Summer Annual Forages
Avoid Stunting — Don’t Plant Summer Annuals Too Early
Once corn, beans, milo, and other crops are planted, it’s natural to want to plant your summer annual forage grasses, but don’t rush. Planting too early can be bad for these crops.
Summer annual forage crops — like sudangrass, millets, cane, and sorghum-sudan hybrids — are hot weather crops that can be injured or even permanently stunted by cool weather.
Wait to plant summer annual forage grasses until soil temperature remains permanently above 60°F or for millets, 65-70°F. This is late May at the earliest and early June in many cases. Air temperature must remain warm, even at night. If either soil or air temperature gets too cold, the summer annual grass can be stunted permanently, no matter how nice the growing conditions are.
True sudangrass might tolerate cool temperatures better than other summer grasses. If soil stays above 55°F and air temperature doesn’t drop below 40°F, sudangrass eventually will recover from the cold stress. On the other hand, millets and some forage sorghums will never snap out of the stress caused by a 45°F or 50°F night.
The few days you gain from early planting for earlier grazing is small compared to the risk of losing most of the plant’s growth potential.
Extension Forage Specialist
Summer Annual Forages are used for summer pasture, green chop, hay, silage, and winter pasture. They are often used as sources of emergency forage. In addition, residues of summer annuals make an excellent seedbed mulch for new stands of perennial grass, particularly in sandy soils.
The Summer Annuals that are most often used for forage in Nebraska are Sorghum-Sudangrass Hybrids, Forage Sorghums, Foxtail Millet, Hybrid Pearl Millet, Sudangrass, and Hybrid Sudangrass. Each of these grasses have unique growth characteristics that require proper management for optimum production. Some of the desirable characteristics of summer annuals are rapid growth (especially in mid-season), excellent drought resistance, and good response to fertilizer and water. Alkali soils can reduce yields considerably, but plants will tolerate a moderate amount of salinity.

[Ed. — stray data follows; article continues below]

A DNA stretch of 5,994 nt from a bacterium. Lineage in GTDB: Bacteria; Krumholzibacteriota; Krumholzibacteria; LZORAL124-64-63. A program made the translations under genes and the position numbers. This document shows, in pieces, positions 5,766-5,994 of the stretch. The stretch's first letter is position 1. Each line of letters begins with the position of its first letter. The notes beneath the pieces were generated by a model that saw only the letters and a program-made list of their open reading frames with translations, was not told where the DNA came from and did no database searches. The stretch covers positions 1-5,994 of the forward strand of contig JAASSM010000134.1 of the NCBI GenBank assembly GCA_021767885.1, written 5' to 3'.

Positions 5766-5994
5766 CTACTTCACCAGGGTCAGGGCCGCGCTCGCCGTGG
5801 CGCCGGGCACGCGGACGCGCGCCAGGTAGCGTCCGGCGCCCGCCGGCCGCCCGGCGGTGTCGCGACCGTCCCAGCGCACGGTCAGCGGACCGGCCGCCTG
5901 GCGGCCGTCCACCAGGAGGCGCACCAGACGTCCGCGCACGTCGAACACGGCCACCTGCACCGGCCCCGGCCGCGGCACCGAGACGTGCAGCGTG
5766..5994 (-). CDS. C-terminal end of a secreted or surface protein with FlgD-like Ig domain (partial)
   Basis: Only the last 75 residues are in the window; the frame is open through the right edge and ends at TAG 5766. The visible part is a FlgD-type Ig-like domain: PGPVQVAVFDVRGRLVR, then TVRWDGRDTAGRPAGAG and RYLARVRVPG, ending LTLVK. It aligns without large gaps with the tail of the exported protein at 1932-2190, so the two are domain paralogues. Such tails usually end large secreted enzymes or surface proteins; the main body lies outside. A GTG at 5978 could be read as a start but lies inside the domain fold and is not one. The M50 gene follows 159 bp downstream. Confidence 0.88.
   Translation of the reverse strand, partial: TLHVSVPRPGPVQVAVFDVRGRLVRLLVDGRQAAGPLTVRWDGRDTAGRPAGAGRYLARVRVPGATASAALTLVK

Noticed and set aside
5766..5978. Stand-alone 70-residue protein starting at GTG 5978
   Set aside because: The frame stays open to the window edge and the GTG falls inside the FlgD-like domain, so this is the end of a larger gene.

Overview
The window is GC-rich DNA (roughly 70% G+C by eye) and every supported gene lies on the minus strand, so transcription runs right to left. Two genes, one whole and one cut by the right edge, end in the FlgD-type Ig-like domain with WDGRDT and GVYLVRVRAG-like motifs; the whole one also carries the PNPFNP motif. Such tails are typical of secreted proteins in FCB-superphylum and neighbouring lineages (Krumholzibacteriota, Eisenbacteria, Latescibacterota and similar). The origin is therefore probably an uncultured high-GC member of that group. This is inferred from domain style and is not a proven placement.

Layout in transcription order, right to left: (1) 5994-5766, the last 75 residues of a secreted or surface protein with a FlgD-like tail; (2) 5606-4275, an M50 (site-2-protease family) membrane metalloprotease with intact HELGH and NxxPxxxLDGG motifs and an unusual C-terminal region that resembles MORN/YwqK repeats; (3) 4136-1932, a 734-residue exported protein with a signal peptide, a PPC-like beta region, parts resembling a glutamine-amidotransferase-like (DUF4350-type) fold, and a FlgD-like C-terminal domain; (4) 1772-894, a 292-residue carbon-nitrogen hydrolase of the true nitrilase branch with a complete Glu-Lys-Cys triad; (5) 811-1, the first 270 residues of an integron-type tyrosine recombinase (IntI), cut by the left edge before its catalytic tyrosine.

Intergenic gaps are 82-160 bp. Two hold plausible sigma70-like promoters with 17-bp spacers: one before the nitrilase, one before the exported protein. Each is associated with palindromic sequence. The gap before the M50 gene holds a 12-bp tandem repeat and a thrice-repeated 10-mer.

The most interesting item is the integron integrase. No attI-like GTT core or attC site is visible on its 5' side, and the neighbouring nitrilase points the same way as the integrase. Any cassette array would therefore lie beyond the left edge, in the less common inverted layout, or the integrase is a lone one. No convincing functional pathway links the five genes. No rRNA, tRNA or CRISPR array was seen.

Summer Annual Forages are well adapted to most areas of the state and grow rapidly following planting in late May or June. They provide good growth from mid-July through August, and then moderate growth until stopped by fall frost. Hybrid Pearl Millet is the only Summer Annual Forage that is safe for pasturing horses.
Sorghum-Sudangrass Hybrids produce about the same amount of feed as Sudangrass when used for pasture. when used for green chopped forage however the yields of Sorghum-Sudangrass hybrids usually exceed Sudangrass or Forage Sorghum. Making Sorghum-Sudangrass into hay can be difficult because drying time is slower than that of Sudangrass. Some taller growing Forage Sorghums with high grain yields are best used for silage.
New breeding in summer forages has increased palatability and feed conversion (Brown Mid Rib trait (BMR)) and added to management flexibility (photo period sensitivity). Because of the wide range of plant types, regrowth characteristics and maturity range it is critical that the producer carefully select the summer annual species that will best fit his needs, expectations, and production resources.
Delay Planting Summer Annuals Until Warmer Temperatures are the Norm!
Forage producers who just planted their corn and soybeans may be eager and rush to plant their summer annual forage grasses next. With these grasses, too early is too bad.
Summer annual forage crops — like sudangrass, millets, cane, teff, and sorghum-sudan hybrids — are hot weather crops. Not only do they grow best in hot weather, they can be injured or even permanently stunted by cool weather.
Always wait to plant any summer annual forage grasses until soil temperature is permanently above 60°F and 65°F to 70°F for the millets and teff. This means planting in late May at the earliest, or early June in many cases.
These plants also need for air temperature to remain warm, even at night. If either soil or air temperature gets too cold, some summer annual grasses can be stunted permanently, no matter how nice the growing conditions are later on.
True sudangrass might tolerate cool temperatures best of all the summer grasses. I don’t know the exact limits, but if soil stays above 55°F and air temperature doesn’t drop below 40°F, sudangrass eventually will recover from the cold stress. On the other hand, millets and some forage sorghums may never snap out of the stress caused by a 45°F, or even a 50°F night.
Even if they don’t get stunted, the few days you gain for earlier grazing is pretty small compared to the risk of losing much of their growth potential.
Extension Forage Specialist
Visit this site for daily soil temperature updates:
- Managing the Prussic Acid Hazard in Sorghum
- Nitrates in Livestock Feeding
- Forage Use Chart
- Effect of Freezing on Forages
- Arrow Seed Summer Annual Forage Brochure